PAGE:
Nonetheless, the Buffalo defense did play at a high level. Coming on the heels of holding the Patriots to 19 points, Buffalo is rightly excited about their young defense. While the Bills are likely much improved on a year ago, however, the defense still has holes, particularly against the run. New England running backs gained 180 yards on Buffalo, and Miami running backs averaged over five yards per carry. For all the praise rookie safeties Whitner and Ko Simpson are receiving, their presence is clearly not felt in run defense. The return of Takeo Spikes from injury will certainly help, but one player is not a panacea.
Defensive coordinator Perry Fewell is doing an excellent job, but special teams and a mistake-free offense have made the defense look better than it is. The defensive game plan was to keep all the receivers in front of the defenders and make the Dolphins move patiently down the field. Poor field position forced the Dolphins to put together a series of first downs to get into scoring position. They would start moving the ball on the ground and through short passes, but eventually a sack or penalty would cripple the drive.
All is not lost for the Dolphins, who still have the easy schedule that many thought would propel them to the playoffs. The inept Tennessee Titans are coming to Miami on Sunday, followed by a trip to woeful Houston. That gives them two weeks to figure out an offense featuring this year's version of Daunte Culpepper before a huge road game in New England.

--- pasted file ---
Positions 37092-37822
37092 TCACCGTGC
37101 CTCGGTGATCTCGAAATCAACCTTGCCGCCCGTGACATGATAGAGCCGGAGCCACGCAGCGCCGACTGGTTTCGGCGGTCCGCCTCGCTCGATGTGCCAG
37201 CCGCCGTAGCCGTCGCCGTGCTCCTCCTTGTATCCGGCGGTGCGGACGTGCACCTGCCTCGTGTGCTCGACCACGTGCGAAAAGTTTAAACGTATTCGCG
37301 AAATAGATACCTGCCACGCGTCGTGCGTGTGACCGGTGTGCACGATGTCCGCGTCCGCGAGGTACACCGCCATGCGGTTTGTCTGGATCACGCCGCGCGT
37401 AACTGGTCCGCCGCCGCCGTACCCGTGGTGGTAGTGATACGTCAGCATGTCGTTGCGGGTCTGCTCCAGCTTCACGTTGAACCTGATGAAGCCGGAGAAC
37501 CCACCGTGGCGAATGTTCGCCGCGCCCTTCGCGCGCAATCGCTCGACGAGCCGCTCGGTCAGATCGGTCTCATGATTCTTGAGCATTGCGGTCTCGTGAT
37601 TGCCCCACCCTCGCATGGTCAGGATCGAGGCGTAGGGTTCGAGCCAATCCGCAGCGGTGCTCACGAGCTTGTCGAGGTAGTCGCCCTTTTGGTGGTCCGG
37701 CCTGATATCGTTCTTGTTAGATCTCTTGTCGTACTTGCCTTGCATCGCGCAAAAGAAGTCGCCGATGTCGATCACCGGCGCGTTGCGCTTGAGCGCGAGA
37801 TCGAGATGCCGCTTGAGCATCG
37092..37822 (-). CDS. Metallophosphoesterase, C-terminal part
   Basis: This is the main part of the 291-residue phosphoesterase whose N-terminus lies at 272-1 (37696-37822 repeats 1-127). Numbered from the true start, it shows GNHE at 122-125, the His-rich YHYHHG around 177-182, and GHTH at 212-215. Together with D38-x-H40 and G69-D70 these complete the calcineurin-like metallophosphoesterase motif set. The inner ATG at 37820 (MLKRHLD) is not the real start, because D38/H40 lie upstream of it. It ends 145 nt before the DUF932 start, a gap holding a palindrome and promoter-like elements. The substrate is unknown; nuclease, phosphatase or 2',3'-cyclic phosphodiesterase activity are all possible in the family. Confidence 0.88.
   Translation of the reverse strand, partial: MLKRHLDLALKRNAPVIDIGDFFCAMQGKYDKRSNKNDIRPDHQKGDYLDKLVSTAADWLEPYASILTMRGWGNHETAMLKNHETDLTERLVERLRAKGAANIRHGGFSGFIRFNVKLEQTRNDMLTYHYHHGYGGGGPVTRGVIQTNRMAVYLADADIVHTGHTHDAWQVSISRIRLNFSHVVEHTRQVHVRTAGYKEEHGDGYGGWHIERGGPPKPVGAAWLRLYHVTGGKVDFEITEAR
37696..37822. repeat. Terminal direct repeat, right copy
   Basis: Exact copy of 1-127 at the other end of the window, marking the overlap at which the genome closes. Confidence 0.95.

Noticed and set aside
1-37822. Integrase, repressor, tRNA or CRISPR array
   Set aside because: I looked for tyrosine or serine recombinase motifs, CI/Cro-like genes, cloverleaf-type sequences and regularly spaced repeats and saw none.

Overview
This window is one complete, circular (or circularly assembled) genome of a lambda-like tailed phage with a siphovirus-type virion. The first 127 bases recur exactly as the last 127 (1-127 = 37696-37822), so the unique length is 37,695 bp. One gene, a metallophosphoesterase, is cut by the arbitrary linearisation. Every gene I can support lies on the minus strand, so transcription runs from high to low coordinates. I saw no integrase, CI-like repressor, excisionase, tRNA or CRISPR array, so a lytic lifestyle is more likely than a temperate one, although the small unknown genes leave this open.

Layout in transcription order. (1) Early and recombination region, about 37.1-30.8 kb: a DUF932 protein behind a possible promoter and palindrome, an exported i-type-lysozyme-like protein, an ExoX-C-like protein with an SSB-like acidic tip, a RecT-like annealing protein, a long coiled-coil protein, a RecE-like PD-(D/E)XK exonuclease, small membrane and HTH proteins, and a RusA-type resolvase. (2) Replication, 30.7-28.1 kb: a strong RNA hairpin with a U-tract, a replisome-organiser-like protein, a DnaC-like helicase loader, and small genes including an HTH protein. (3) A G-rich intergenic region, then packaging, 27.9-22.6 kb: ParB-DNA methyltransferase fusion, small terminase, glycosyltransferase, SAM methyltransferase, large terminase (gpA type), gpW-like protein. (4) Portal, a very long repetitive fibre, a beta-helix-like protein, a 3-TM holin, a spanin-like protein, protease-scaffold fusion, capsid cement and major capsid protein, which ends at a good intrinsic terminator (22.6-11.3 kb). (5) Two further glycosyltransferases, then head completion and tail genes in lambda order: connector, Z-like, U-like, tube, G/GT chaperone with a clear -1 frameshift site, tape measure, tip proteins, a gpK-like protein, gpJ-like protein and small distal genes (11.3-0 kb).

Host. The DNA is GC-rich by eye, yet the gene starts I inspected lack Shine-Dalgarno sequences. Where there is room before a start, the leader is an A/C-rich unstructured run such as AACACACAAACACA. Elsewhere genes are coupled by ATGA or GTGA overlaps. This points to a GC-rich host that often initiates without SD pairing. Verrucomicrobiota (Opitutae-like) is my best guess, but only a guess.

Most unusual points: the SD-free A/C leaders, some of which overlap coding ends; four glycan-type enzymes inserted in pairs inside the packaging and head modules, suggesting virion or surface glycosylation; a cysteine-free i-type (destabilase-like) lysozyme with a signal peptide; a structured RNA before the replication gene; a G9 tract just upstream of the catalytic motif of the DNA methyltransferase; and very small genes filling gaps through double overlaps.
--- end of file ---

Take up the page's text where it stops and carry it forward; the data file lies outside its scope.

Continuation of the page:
For Buffalo, the hope is to continue to mimic last year's Chicago Bears squad, all the way into the playoffs. Winnable home games against the Jets and Vikings loom over the next two weeks. The Bills will need to jump out to early leads to play their conservative brand of football. Falling behind would allow the opposition to run the ball and require Losman to throw, two things the Bills want to avoid. If the Bills can win both of their next two games, contending may be a possibility. More likely, they will look a great deal like the 2005 Dolphins: a good defensive team capable of pulling the upset. Given last year's debacle, the Bills should be satisfied with such an improvement and a record between 7-9 and 9-7.
Right now, Miami's upside looks a lot like the 2005 version of themselves as well. But Miami expected to build on its 2005 season, not spin its wheels in place. Given the high hopes that accompanied the start of the season, 8-8 would be a severe disappointment.
Each Tuesday in Any Given Sunday, Ned Macey looks at the most surprising result of the previous weekend. The NFL sells itself on the idea that any team can win any given game, but we use these surprises as a tool to explore what trends and subtle aspects of each team are revealed in a single game.
51 comments, Last at 22 Sep 2006, 8:56pm by dave whorton